Indeed, not all college papers are hurting. The revenue stream at the Harvard Crimson is "strong," and the paper has no plans to cut content, said Managing Editor Paras Bhayani. Ad revenue for the Crimson has actually increased over the past few years, he said.

Bhayani added, however, that attracting advertisers might be more challenging this year, since a large portion of ad revenue comes from Wall Street firms recruiting students.

At the Daily Cal, Thomas acknowledged that college papers are different from commercial papers, noting that advertising for college papers is "generally strong," while metropolitan papers are "dying all over the place." For this reason, he said he is not concerned about revenue for the Daily Cal in the long term.

Still, Thomas said, college newspapers have been steadily losing money. The Daily Cal has seen a five-year trend away from print advertising, especially from national advertisers. The publication cuts this year, which came along with salary cuts for editors and staff members, are a "one-year fix," Thomas said, meant to give the paper time to come up with a 10-year plan to shelter it from fluctuations in the market.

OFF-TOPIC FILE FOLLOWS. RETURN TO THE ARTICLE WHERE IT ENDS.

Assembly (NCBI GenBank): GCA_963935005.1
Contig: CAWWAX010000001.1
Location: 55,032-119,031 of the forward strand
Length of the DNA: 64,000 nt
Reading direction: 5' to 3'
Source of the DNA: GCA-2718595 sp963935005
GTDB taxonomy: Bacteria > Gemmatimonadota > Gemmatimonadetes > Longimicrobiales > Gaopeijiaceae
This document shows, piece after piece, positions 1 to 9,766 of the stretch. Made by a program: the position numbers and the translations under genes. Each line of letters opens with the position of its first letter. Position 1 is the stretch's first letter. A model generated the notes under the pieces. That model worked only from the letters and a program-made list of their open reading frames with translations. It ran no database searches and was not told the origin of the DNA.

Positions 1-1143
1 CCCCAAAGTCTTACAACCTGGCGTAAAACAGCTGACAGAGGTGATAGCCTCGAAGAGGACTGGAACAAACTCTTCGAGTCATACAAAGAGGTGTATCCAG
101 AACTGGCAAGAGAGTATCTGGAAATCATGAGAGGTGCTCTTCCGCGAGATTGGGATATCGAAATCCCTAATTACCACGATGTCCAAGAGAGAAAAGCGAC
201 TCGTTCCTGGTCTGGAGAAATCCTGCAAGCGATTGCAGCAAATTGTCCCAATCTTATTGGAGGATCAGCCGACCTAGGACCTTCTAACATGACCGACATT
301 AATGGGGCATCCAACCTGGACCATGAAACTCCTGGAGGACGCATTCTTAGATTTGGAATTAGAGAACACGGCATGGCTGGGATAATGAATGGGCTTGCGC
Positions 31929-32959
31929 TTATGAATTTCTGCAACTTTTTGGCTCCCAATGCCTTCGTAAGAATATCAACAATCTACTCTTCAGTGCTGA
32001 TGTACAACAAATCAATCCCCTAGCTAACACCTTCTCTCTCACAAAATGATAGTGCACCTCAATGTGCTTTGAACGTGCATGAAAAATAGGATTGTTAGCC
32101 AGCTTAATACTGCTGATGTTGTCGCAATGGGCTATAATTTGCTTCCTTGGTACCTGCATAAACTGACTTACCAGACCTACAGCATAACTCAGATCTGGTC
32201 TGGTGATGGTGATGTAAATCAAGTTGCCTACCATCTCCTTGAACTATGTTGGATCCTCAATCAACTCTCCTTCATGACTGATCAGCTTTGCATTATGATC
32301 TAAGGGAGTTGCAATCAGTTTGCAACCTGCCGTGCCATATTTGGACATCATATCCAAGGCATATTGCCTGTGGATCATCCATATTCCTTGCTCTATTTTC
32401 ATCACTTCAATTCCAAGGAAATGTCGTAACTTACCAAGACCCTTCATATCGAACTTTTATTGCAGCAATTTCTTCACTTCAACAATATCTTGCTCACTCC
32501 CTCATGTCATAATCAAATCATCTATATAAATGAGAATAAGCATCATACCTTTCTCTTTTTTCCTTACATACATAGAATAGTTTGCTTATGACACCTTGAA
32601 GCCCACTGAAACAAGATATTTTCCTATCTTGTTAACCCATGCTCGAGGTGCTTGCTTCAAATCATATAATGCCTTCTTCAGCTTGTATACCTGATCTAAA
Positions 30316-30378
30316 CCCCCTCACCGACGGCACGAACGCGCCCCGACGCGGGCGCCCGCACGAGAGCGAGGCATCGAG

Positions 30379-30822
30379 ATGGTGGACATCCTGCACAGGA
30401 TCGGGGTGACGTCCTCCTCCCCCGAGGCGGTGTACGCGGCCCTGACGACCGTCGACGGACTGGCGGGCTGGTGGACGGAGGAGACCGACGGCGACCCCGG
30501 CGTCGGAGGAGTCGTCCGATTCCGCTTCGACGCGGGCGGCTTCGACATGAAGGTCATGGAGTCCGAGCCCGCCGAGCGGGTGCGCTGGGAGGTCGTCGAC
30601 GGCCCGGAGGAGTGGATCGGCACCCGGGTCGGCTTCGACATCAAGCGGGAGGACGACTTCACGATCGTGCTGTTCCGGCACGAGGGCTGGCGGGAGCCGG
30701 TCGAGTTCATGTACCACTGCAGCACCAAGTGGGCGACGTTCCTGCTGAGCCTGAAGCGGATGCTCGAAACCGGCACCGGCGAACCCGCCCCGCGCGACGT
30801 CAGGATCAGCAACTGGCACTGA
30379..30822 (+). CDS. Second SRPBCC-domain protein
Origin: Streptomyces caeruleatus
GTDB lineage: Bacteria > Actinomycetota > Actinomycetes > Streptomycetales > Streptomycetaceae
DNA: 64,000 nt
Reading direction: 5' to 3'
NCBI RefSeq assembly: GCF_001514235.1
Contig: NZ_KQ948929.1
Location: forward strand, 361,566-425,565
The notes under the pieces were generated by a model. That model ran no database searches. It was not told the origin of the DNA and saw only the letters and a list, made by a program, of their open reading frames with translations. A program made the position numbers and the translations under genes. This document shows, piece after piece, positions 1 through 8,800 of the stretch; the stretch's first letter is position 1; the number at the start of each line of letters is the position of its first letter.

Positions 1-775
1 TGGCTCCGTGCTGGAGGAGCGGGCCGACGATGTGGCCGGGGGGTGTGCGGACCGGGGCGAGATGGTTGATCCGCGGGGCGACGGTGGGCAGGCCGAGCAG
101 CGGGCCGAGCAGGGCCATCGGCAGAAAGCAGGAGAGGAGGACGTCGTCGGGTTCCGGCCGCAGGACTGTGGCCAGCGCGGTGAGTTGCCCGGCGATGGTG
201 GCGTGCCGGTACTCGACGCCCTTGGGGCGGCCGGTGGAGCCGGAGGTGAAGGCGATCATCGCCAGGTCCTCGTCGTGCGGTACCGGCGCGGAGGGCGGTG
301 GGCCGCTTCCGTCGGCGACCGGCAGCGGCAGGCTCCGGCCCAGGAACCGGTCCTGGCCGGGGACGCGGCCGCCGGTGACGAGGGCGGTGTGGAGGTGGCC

Though Aimone said the Daily Orange and the Daily Cal are the only college papers he's heard of that have made "dramatic, visual" cuts, a number of papers have been "trimming things internally," he said. Papers are cutting travel budgets, hiring fewer writers and paying staffers less. The NSPA holds an annual convention in October, and Aimone said several schools have mentioned that they are planning to send fewer people than in previous years.